Anosmia and hyponosmia is a frequent and under recognized minor complication. Fibrosis of neuroepithelium, poor aeration of olfactory receptors, and sinusitis likely contribute.

Prior to discharge, A.M cortisol will determine the need for long term cortisol replacement. Thyroid levels may be done after a month since autonomous thyroid function may persist for sometime. Post operative imaging is best done after 3 months to decide on further therapy. 

Outcome: Immediate improvement in vision may occur, with significant improvement usually within 2 weeks. The improvement may continue for up to 12 months. 


The goal of post operative radiotherapy is to delay the recurrence, especially in large and invasive lesions. Several studies suggest improved tumor control with the combination of surgery and radiotherapy.

The combination of surgical decompression followed by radiotherapy in the dosage range of 4500-5000 cGy over 25 fractions yields tumor control rates (>90%) in giant pituitary adenomas similar to those of smaller pituitary adenomas.

In general, all large tumors, especially with cavernous sinus involvement, and those who have failed surgical or medical therapy are considered for post operative radiotherapy. With functioning tumors, evaluation of post operative endocrine status may indicate the effectiveness of surgical removal.

Primary radiotherapy is occasionally employed in the elderly and high risk patients. Primary radiotherapy alone offers a 50% recurrence rate with a 75% local control rate following salvage.

Adverse effects of radiotherapy range from mild to severe. There is a significant risk of worsening preexisting hypopituitarism (25% to 100% among various series). Visual impairment may result as a result of empty sella syndrome, treatment failure, or direct damage to optic pathways( especially when the daily dose is >220cGy).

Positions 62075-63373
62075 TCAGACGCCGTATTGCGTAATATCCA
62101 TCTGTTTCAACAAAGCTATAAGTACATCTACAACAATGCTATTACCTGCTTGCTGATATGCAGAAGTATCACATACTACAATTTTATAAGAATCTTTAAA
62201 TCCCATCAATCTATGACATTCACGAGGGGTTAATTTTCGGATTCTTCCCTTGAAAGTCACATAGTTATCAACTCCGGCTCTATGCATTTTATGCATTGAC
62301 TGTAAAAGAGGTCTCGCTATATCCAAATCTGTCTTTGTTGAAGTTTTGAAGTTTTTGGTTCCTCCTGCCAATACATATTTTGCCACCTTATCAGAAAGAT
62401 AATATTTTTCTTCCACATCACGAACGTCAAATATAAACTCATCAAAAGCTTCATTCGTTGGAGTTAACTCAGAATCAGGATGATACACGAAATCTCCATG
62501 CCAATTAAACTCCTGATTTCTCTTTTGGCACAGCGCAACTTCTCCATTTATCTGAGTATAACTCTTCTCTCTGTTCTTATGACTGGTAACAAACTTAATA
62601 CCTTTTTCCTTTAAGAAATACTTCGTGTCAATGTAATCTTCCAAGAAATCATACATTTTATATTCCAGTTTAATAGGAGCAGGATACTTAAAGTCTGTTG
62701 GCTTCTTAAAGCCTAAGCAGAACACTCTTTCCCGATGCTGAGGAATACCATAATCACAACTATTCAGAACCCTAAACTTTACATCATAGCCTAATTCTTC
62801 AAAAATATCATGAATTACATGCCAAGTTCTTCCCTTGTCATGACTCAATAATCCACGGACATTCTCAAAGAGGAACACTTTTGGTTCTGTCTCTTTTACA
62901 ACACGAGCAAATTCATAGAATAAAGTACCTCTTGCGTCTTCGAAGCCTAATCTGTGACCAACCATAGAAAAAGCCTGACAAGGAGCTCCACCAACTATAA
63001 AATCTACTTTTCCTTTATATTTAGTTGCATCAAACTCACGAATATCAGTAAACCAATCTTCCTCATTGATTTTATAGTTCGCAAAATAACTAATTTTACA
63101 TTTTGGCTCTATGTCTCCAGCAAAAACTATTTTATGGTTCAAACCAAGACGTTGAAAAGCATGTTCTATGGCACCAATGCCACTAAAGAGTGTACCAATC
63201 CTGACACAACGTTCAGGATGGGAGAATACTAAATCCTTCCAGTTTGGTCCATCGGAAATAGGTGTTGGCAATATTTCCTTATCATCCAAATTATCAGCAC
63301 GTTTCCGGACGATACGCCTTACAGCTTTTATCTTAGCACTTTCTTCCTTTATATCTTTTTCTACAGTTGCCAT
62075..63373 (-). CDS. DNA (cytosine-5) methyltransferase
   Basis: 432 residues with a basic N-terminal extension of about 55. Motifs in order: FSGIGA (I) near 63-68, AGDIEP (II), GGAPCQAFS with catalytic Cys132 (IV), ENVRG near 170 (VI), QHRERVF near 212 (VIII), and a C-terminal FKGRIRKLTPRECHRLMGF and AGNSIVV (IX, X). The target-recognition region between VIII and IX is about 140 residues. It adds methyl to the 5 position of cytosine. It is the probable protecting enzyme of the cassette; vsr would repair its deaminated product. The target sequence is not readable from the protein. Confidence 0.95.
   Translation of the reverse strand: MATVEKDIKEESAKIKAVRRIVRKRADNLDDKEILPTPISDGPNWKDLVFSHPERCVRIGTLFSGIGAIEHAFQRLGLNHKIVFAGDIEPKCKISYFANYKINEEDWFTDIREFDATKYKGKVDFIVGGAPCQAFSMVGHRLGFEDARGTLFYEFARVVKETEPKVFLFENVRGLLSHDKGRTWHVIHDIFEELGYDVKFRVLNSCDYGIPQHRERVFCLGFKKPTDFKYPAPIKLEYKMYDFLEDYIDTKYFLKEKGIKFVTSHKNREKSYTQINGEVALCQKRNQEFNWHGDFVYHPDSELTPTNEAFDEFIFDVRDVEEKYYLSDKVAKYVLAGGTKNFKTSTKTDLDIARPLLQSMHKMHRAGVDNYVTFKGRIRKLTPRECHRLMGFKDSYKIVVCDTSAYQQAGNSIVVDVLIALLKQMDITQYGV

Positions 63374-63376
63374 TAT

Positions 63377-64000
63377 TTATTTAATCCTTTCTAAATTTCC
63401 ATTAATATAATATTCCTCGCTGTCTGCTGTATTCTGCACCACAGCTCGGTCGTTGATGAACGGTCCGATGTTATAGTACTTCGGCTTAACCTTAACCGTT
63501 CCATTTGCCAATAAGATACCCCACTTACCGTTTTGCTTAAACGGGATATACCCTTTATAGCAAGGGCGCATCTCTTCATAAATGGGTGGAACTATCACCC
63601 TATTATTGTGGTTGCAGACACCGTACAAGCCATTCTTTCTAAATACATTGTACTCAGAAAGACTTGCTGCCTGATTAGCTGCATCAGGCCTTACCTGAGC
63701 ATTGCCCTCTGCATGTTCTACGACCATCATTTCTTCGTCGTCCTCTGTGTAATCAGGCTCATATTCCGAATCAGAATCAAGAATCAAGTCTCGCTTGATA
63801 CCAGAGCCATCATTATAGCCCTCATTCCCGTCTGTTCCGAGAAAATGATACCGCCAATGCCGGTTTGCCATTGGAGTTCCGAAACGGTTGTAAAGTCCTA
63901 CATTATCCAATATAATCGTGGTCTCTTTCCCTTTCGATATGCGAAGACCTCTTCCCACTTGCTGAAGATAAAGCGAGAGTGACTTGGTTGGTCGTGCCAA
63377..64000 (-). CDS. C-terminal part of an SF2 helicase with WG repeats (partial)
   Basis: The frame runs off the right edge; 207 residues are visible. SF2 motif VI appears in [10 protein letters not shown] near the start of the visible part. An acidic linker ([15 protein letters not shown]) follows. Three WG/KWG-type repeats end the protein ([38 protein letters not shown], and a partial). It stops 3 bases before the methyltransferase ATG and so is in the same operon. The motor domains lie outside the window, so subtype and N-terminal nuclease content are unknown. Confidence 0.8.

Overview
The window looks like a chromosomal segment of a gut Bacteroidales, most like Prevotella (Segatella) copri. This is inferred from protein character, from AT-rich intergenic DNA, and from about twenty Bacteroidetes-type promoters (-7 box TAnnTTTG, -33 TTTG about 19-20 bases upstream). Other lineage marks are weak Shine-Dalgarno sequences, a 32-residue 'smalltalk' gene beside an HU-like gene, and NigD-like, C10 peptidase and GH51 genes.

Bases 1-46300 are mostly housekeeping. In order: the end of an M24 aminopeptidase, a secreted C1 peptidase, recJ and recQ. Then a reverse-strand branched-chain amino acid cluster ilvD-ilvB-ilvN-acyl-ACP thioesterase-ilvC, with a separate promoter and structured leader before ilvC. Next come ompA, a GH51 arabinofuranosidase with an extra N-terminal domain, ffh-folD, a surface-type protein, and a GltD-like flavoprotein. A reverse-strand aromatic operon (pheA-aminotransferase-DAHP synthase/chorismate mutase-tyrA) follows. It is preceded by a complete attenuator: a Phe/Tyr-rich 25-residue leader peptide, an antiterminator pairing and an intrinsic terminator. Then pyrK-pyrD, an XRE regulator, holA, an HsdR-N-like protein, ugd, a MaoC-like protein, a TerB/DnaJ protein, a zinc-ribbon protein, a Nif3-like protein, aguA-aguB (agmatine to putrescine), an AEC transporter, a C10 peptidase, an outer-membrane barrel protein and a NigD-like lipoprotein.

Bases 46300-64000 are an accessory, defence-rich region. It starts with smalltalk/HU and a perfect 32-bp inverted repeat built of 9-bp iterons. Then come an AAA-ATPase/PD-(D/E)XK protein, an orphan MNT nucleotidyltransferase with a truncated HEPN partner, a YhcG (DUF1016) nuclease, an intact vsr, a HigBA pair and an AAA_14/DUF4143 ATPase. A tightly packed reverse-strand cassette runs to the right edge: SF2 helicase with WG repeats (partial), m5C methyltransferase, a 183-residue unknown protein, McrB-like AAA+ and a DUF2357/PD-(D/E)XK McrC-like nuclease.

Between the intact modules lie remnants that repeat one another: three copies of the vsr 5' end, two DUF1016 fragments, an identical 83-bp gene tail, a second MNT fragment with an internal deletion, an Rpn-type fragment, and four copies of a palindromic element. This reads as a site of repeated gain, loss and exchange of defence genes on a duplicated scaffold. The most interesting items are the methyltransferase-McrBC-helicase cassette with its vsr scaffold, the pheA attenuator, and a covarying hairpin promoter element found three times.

Stereotactic radiosurgery: Backlund and Rahn (1969) introduced stereotactic pituitary irradiation using radiosurgery with the Leksell Gamma Unit. This offers an alternative to those who do not require decompression of optic pathways or more rapid hormone correction, and in those where surgery has failed. Ideally, the tumor must be more than 2mm from the optic pathways. From the available studies, the optimum dose has not been established; the tumor control is excellent (>90%), and the endocrinopathy control is suboptimal. Long term studies are awaited. 


Quadri and Besser (1972) reported described his experimental and clinical report on the effects of bromocriptine in prolactnomas. Liuzzi (1974) reported on GH suppression in acromegaly by oral bromocriptine. Tolis (1986) described the therapeutic efficacy of a somatostatin analogue in acromegaly. 

Prolactinomas respond best to pharmacotherapy. Bromocreptine, a dopamine agonist that suppresses prolactin production and release by the stimulation of dopamine receptors, has been proven safe and effective. Most patients respond to 2.5 mg three times daily; some large tumors may require up to 15 to 20mg daily. However, in certain cases, the dose may be decreased after achievement of adequate suppression. Surgery may be considered if adequate response is not achieved in three months. Following surgery, the hyperprolactinemia is often more responsive, requiring lower doses. Withdrawal of the drug results in recurrence in most patients. Some microadenomas do not recur.

Following adequate therapy, prolactin levels are usually lowered by over 80%; larger tumors may take longer. Menstruation begins within 6 months and in men, elevations in testosterone levels precede the normalization of semen analysis by several months. In most, a progressive in tumor over several years is observed; in some it may be dramatic and takes only days/weeks. Bromocreptine therapy induces cell shrinkage, and degenerative, necrotic, and fibrotic changes in the tumor. These changes are reversed after bromocreptine withdrawal.

Pregnant women with microprolactinomas rarely develop tumor expansion. However, in pregnant women with macroprolactinomas, the risk is about 15%, during all trimesters. Although surgery is recommended prior to conception, bromocreptine is an effective alternative, with no increased risk of congenital anomalies, spontaneous abortion, or multiple births.